# Resolution: Why Does it Matter?

When it comes to technology, what does “resolution” mean to you? Don’t we all want “high resolution?” Why? If you Google “resolution definition science,” the first in 340 million results are from GCSE Science: “The smallest change in the quantity being measured (input) of a measuring instrument that gives a perceptible change in the reading.” You could also think about it as a level sensitivity to a changing input.

I don’t know what this guy is looking for, but like Bono, he still hasn’t found it. Photo from here.

Now, if you were only concerned with something like an on/off status, your measuring device might not need a high resolution to detect that change. However, take into consideration if you were measuring a dynamic analog signal or digital bus over some short period of time. Do you think the resolution of your measuring device is going to matter more? You bet it will. Below is an illustration of digitally approximating a continuous sine wave with different resolutions. Photo from here.

The OpenLogger has eight, 16-bit resolution analog data logging channels. 16-bits! I am used to 8-bit, 10-bit, sometimes 12-bit resolution, but 16-bits of resolution doesn’t seem to be available much with the devices I am usually using. So, how is that helpful? Let’s think about an example input, ranging 0 to 5 volts, common for digital signals and microcontrollers. If you are using an 8-bit analog input, that means that input can be digitally interpreted as 2^8 different levels of input voltage or 256 different values. That resolution provides 5 volts / 265 bits, which is approximately a change of 20 mV per bit. If you are using a 16-bit analog input, then you can store 2^16 different levels of input voltage or 65536 different values. That resolution provides 5 volts / 65536 bits which is approximately a change of 76 uV per bit. That’s an increase in resolution by a factor of 256! Your data is going to be so much more accurate to the true input voltage changes. Below is an illustration of a 4-bit resolution sine wave approximation. Notice if there are more bits, the closer the approximation will be. Photo from here.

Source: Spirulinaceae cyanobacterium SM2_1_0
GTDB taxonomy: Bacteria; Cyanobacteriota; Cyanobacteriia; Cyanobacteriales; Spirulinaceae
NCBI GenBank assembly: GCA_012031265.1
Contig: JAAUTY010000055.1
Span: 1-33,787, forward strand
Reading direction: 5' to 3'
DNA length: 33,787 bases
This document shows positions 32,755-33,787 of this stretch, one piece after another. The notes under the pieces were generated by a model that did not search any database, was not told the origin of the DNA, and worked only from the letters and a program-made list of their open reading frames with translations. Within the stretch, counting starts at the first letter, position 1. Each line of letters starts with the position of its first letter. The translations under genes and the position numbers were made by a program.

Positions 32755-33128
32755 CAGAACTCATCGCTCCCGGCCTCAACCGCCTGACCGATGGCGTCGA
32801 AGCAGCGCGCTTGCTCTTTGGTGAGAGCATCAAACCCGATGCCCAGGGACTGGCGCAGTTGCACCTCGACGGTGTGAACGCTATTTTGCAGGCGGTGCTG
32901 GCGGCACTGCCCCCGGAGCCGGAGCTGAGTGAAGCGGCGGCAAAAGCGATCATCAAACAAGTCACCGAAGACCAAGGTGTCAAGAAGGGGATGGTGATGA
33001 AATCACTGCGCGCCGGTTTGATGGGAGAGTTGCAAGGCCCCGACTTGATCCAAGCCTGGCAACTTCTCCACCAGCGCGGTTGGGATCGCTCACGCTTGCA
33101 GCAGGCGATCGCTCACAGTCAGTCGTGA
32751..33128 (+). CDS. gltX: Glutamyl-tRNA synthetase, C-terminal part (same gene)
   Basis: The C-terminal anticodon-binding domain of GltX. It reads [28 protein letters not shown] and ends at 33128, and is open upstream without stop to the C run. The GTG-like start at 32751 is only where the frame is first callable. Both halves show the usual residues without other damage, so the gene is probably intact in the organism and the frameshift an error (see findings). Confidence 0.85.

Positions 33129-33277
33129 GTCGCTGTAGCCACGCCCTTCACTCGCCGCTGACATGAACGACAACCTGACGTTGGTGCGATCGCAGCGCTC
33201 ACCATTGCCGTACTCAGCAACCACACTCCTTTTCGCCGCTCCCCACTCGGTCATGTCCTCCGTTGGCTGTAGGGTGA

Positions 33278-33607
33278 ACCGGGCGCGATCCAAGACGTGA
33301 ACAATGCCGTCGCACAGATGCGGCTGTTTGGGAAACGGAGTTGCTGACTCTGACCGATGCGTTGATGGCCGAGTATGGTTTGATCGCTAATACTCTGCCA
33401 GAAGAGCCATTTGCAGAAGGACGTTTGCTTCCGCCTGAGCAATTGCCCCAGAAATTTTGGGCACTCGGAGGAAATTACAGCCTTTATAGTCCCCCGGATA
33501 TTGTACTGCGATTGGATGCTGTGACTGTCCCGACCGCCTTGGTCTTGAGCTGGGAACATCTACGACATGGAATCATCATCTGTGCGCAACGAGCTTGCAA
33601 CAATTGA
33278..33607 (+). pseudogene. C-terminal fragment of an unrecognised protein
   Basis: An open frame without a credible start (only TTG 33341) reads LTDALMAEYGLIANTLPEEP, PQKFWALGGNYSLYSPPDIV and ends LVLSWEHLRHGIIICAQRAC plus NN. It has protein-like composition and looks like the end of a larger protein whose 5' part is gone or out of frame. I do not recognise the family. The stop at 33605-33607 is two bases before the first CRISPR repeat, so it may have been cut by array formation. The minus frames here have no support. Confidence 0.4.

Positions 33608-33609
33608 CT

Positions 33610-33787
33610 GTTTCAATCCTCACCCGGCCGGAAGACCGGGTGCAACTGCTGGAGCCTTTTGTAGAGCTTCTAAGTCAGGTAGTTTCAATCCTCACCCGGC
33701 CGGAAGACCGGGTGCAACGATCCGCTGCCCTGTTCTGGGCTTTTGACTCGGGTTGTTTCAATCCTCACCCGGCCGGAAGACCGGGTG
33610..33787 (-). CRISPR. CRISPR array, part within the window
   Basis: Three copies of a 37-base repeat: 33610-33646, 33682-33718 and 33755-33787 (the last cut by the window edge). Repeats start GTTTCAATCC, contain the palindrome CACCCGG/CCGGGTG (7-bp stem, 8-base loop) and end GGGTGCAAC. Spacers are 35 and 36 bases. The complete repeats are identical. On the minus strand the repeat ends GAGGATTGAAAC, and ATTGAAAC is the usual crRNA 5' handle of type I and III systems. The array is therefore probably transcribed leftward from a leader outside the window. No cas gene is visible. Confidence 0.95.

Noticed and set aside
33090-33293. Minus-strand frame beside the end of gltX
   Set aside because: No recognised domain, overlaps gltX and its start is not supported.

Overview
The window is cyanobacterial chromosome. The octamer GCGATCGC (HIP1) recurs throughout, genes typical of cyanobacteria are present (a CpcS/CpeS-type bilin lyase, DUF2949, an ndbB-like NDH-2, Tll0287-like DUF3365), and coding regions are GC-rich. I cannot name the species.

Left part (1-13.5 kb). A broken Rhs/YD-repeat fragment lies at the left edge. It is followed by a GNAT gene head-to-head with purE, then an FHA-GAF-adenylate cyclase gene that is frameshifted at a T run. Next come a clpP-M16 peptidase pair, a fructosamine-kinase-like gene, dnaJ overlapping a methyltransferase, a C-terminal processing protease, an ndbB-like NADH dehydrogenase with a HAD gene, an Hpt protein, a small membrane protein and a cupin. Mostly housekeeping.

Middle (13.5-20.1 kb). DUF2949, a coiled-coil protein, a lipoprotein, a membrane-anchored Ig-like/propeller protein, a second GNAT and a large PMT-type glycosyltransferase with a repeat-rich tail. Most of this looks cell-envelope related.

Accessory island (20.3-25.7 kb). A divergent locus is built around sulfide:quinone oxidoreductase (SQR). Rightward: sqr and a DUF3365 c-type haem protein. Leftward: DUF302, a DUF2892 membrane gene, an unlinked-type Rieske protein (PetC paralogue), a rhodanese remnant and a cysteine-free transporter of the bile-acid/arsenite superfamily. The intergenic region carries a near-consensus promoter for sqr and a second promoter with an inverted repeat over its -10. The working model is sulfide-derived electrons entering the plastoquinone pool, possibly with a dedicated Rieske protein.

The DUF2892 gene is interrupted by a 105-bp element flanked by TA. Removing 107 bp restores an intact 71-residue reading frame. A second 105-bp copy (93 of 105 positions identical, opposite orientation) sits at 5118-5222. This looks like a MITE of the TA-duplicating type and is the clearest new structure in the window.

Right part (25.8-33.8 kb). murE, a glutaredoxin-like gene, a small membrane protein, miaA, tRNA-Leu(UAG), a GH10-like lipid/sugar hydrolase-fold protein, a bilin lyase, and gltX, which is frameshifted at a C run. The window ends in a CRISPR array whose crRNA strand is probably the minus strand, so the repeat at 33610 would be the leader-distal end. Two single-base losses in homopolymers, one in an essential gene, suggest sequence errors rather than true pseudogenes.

When using measuring and instrumentation devices, it is always a good idea to consider the resolution of those tools and how that will affect your data acquisition. Maybe 8-bit resolution is okay, maybe it’s not and 16-bits is needed to show more subtle changes. Check out the open source OpenLogger and it’s free, open source, browser based software WaveForms Live for your next instrumentation needs.